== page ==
Thursday, December 10, 2009


I'm on the job search again. The job I was supposed to take starting in January... our friend keeps not getting back to us. She was supposed to take me out a few times last week and she never called. I need a job. So, it's back to the job hunt.

Most jobs are ones that you would take because it's a job and you need work. Then there are jobs that you actually want. I decided to stretch myself a little bit and apply for TSS (therapeutic support staff for kids) positions. I would still only be able to work part time. I got a call back for an interview the other day. That's a good sign, at least. I'd love to work one-on-one with a child with autism. I might be good at it. After all, my degree prepared me to work with children.

Now here's the dilemma. Do I tell the interviewers that I have autism? On the one hand, I think that having autism will make me a better TSS for children with special needs. It will explain why I understand them better than the average person. Also, I'm tempted to come out and say it because I don't tend to interview very well, and it explains that. On the other hand, do I want to be so forthcoming about my supposed disability? I'm not sure if they would look at me differently or not. They shouldn't, being that this organization is all about people with disabilities; they should get it. But, there's no guaranteeing that they will.

So what would you do?


  1. Hi Lydia, I will give this some thought. But you know what I was thinking? Is if you lived in my neck of the woods, how I wish you could come over now and again and spend time with me and my family. There's the dog whisperer, there's the baby whisperer... well, you'd be the autism whisperer! LOL!

    But in all seriousness. If I had a chance as a parent of an autistic child to spend time with an adult person on the spectrum who had the ability to self-reflect and articulate what is going on inside you and what has helped you, it would be huge. As a metro NYer, I find it sometimes hard to trust the experts and feel they are just as confused and guessing as any of us, plus they have significant financial motives.

    In any case, you have something so valuable to offer families just like me, of which there are plenty. I wish you all the luck in figuring out where your place will be in all of this!


  2. I have learnt so much from you because you can explain how the world looks from an autistic angle. I would have thought you would be perfect for the job but it would look a lot better to be open about it.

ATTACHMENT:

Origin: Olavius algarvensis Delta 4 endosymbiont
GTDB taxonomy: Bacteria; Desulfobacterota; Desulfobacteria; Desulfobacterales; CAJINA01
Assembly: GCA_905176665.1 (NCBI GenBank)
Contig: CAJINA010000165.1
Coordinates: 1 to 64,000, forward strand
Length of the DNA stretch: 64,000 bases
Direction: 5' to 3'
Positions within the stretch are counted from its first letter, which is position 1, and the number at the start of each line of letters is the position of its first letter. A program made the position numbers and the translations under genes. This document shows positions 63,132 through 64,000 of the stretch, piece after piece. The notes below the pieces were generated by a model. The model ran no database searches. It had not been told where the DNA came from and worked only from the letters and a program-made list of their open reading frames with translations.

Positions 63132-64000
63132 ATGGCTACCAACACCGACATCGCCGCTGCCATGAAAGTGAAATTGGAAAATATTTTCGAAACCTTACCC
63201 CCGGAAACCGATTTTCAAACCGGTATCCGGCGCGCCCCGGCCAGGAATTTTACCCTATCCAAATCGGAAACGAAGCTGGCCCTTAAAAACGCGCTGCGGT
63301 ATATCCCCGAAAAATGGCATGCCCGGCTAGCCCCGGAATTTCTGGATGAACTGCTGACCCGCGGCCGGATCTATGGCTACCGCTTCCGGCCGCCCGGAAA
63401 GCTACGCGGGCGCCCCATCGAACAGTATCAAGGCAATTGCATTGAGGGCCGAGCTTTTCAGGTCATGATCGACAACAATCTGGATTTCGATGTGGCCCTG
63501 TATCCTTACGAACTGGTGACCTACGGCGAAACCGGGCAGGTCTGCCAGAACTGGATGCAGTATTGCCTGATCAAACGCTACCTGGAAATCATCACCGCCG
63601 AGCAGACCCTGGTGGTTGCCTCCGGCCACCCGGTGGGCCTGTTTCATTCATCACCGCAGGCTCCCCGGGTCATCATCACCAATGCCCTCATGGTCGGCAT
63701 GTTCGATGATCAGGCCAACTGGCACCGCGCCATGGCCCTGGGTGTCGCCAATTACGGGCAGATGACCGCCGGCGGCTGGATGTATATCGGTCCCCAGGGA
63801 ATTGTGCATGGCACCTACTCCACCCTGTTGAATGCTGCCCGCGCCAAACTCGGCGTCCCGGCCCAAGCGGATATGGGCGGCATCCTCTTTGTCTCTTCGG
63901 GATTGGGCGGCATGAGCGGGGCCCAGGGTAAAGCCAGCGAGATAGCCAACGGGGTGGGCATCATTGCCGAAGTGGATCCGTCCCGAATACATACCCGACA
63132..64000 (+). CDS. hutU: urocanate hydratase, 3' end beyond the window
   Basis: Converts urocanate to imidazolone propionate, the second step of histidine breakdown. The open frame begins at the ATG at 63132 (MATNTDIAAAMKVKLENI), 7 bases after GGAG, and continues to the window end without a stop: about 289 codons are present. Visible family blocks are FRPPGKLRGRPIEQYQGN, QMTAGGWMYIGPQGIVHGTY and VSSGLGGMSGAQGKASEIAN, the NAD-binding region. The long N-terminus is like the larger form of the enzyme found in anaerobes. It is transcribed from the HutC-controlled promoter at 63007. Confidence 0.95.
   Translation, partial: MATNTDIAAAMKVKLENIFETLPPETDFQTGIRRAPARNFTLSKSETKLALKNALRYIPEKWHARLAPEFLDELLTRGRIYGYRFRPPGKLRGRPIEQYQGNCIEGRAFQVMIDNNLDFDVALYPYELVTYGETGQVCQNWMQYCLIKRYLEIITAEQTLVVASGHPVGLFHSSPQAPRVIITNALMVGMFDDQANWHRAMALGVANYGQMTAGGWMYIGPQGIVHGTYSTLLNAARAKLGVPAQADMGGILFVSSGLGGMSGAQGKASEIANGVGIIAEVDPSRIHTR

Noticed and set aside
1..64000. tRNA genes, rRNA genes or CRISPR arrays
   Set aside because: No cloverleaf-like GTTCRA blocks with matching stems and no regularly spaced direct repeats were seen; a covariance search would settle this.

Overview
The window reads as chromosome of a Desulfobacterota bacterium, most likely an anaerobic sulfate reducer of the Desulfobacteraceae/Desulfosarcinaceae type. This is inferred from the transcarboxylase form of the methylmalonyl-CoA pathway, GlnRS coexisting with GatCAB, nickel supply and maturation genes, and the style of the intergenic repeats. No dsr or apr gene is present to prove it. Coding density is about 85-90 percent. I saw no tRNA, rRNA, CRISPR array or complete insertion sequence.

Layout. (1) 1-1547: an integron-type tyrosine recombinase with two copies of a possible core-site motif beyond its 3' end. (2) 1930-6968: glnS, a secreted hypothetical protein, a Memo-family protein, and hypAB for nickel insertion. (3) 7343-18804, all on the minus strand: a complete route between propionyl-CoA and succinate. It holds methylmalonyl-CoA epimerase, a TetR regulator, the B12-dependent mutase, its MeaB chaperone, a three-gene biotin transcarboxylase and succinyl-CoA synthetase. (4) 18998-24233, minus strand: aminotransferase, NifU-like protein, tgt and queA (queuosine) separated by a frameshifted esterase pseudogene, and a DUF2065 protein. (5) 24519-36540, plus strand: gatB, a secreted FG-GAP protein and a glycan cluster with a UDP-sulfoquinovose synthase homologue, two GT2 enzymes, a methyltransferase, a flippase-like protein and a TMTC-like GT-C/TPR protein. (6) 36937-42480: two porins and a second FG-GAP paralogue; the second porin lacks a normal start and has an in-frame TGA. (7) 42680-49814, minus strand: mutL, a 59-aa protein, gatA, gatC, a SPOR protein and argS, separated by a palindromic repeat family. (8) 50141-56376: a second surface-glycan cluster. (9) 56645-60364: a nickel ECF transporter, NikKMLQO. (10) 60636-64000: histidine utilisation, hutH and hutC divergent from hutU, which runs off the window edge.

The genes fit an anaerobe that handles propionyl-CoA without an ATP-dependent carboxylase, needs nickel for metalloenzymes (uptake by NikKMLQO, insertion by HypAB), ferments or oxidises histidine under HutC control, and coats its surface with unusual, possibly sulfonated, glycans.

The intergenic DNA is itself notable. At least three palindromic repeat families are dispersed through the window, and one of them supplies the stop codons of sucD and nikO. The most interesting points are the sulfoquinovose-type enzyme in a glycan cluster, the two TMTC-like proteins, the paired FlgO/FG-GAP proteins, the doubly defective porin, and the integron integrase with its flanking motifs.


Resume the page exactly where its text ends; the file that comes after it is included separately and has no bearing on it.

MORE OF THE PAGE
I suppose this is where it is hard having a disability that is not immediately obvious. If you were in a wheelchair there would be no hiding it. However, i would be open for two reasons. Firstly, you will then be able to argue that your perspective could be uniquely helpful to both a child and their parents and carers. Secondly, if you do have days when youreact in a non-typical way then your employers will be ready for it and it won't seem nearly so strange a behaviour as it would have done if you had hidden it.

    Also, I think you might come across as definsive or ashamed of the Autism if you don't "own" it. Not own up but .... just, it is a part of you.

    Maybe others will disagree on that?

  3. I would not disclose that I had autism but on the other hand it could be beneficial in your case to disclose your autism. However, I would caution you not to disclose that you had autism during the job interview because it could pose a red flag to the potential employer that you may not be capable and competent to perform the essential job functions. Once you get hired for the job then I would disclose that you have autism. I would practice your job interviewing skills with someone. It would be a great idea for you and someone you felt comfortable with to do a mock job interview. That would give you the confidence and improve your job interviewing skills.

  4. Well, I for one would welcome you with open arms as a TSS. the aditional insight you have would be invaluable. To disclose or not is a tricky one and maybe it's all in the way you do it. I think if you go more with listing it as an attribute rather than a deficit the interview may go over better. It's all in the frame of mind, if you get what I mean.

    Would you be able to handle being self employed? I think the idea of being a "Autism whisperer" is a good one and it would allow you to work as and when you were able to, using your qualifications and your natural insight. With 1 in 150 children in America being diagnosed as on the spectrum there would certainly seem to be a market for it. If you decided to try it it's something you could build on while you were working for someone else, particularly if you have some one working with you to help with the admin, marketing and organisation.

    And, if you went down the Autism Whisperer route it would give you some great material for your book!!

  5. For us in our lives, disclosing is always the best route. You have to decide what feels right for you. There are some older students with autism at our kids karate school that aren't that great as aides, but I think you would be fantastic, given your level of self-awareness.

    Good luck whatever you decide!!!